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Blocking Basigin Binding Prevents Erythrocyte Invasion by Malaria Parasites

By Labmedica International staff writers
Posted on 24 Nov 2011
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The red blood cell protein basigin has been identified as the focus for attachment and invasion of human erythrocytes by the malaria parasite Plasmodium falciparum.

Investigators at the Wellcome Trust Sanger Institute (Cambridge, United Kingdom) used their novel AVEXIS (Avidity-based Extracellular Interaction Screen) screening method to search a library of erythrocyte proteins for those with specific P. falciparum binding capability.

They reported in the November 9, 2011, online edition of the journal Nature that basigin, the Ok blood group antigen, is a receptor for PfRh5, a parasite ligand that is essential for blood stage growth. Basigin (BSG), also known as extracellular matrix metalloproteinase inducer (EMMPRIN) or cluster of differentiation 147 (CD147), is a protein that in humans is encoded by the BSG gene. This protein is a determinant for the Ok blood group system.

Erythrocyte invasion was potently inhibited by soluble basigin or by basigin knockdown, and invasion could be completely blocked using low concentrations of anti-basigin antibodies. These effects were observed across all laboratory-adapted and field strains of P. falciparum tested. Furthermore, erythrocytes that expressed a basigin variant with weaker binding affinity for PfRh5 had reduced invasion efficiencies.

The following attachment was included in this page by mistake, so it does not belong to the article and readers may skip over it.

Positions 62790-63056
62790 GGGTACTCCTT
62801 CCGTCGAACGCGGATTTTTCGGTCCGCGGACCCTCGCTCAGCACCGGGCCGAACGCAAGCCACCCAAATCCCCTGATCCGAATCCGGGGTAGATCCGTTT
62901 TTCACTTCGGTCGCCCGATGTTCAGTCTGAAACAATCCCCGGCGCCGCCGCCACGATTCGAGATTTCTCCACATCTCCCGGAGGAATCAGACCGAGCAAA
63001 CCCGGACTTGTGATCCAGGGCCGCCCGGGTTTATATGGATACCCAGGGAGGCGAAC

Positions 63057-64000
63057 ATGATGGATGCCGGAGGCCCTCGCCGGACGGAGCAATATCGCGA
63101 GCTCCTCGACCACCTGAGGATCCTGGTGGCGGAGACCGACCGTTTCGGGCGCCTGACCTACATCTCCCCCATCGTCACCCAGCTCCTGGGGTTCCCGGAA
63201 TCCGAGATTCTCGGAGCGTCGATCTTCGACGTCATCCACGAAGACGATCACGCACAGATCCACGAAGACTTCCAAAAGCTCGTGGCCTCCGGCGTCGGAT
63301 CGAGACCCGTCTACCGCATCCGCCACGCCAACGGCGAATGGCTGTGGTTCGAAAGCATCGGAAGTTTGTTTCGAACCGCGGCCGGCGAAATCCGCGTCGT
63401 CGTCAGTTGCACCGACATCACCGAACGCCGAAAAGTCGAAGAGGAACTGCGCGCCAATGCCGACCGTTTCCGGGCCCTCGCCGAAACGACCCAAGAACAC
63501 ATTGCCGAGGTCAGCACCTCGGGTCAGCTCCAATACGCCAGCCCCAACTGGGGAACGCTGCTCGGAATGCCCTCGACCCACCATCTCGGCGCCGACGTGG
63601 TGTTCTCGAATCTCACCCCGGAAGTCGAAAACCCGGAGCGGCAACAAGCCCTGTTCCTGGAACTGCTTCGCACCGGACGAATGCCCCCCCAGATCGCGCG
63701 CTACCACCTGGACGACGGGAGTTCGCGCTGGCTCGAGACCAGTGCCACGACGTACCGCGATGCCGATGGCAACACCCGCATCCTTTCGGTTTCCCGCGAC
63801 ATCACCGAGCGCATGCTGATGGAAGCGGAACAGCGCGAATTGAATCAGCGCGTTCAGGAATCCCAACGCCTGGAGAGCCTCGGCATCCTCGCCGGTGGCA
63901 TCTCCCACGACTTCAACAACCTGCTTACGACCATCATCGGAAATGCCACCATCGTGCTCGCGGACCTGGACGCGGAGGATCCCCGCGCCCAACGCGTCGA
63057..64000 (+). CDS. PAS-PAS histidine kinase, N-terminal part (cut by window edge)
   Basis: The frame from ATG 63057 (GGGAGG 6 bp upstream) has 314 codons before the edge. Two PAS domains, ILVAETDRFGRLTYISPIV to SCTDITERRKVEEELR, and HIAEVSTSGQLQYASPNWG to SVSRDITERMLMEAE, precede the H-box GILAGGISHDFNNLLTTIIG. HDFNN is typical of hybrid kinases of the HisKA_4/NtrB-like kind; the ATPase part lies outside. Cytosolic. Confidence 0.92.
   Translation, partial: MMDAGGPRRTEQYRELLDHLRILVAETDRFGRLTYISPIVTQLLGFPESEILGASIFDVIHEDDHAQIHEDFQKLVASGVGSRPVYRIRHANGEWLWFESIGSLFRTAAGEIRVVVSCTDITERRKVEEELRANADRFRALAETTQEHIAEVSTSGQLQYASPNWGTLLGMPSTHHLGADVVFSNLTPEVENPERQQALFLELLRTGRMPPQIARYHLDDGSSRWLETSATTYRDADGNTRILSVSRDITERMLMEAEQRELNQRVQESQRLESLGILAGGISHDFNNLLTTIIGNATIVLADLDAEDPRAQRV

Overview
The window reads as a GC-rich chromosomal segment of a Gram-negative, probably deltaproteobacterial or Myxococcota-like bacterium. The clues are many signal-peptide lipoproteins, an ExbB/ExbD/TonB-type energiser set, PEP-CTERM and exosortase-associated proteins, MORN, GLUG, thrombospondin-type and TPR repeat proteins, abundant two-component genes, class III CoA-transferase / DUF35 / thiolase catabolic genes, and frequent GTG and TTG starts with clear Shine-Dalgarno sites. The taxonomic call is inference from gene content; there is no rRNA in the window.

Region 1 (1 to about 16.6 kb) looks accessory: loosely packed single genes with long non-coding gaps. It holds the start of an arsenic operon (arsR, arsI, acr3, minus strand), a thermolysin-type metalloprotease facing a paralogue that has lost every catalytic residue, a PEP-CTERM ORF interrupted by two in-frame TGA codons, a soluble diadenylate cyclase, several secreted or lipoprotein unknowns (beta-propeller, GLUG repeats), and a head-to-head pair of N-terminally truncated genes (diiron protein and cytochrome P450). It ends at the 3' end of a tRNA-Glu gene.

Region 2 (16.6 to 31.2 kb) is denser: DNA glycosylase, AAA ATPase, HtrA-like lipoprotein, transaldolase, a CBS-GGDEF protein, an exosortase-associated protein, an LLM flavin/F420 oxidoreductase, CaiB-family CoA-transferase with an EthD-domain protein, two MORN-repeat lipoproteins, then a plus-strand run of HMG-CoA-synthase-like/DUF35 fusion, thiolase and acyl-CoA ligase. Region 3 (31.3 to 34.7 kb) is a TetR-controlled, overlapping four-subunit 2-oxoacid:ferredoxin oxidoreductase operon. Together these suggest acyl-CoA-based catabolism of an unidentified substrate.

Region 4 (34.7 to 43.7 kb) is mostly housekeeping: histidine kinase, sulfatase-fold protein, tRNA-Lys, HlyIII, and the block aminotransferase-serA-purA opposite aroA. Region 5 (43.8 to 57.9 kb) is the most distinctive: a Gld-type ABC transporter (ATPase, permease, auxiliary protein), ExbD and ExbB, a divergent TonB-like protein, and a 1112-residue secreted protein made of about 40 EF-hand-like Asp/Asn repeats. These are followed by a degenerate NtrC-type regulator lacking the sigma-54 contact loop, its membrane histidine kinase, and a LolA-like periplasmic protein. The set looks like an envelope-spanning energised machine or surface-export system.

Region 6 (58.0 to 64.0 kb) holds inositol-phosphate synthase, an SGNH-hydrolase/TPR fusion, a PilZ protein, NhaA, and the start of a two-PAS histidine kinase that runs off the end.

This discovery of a cross-strain dependency on a single extracellular receptor–ligand pair for erythrocyte invasion by P. falciparum provides a focus for new antimalarial therapies. “Our findings were unexpected and have completely changed the way in which we view the invasion process,” said senior author Dr. Gavin Wright, head of the cell surface signaling laboratory at the Wellcome Trust Sanger Institute. “Our research seems to have revealed an Achilles' heel in the way the parasite invades our red blood cells. It is rewarding to see how our techniques can be used to answer important biological problems and lay the foundations for new therapies.”

Related Links:
Wellcome Trust Sanger Institute



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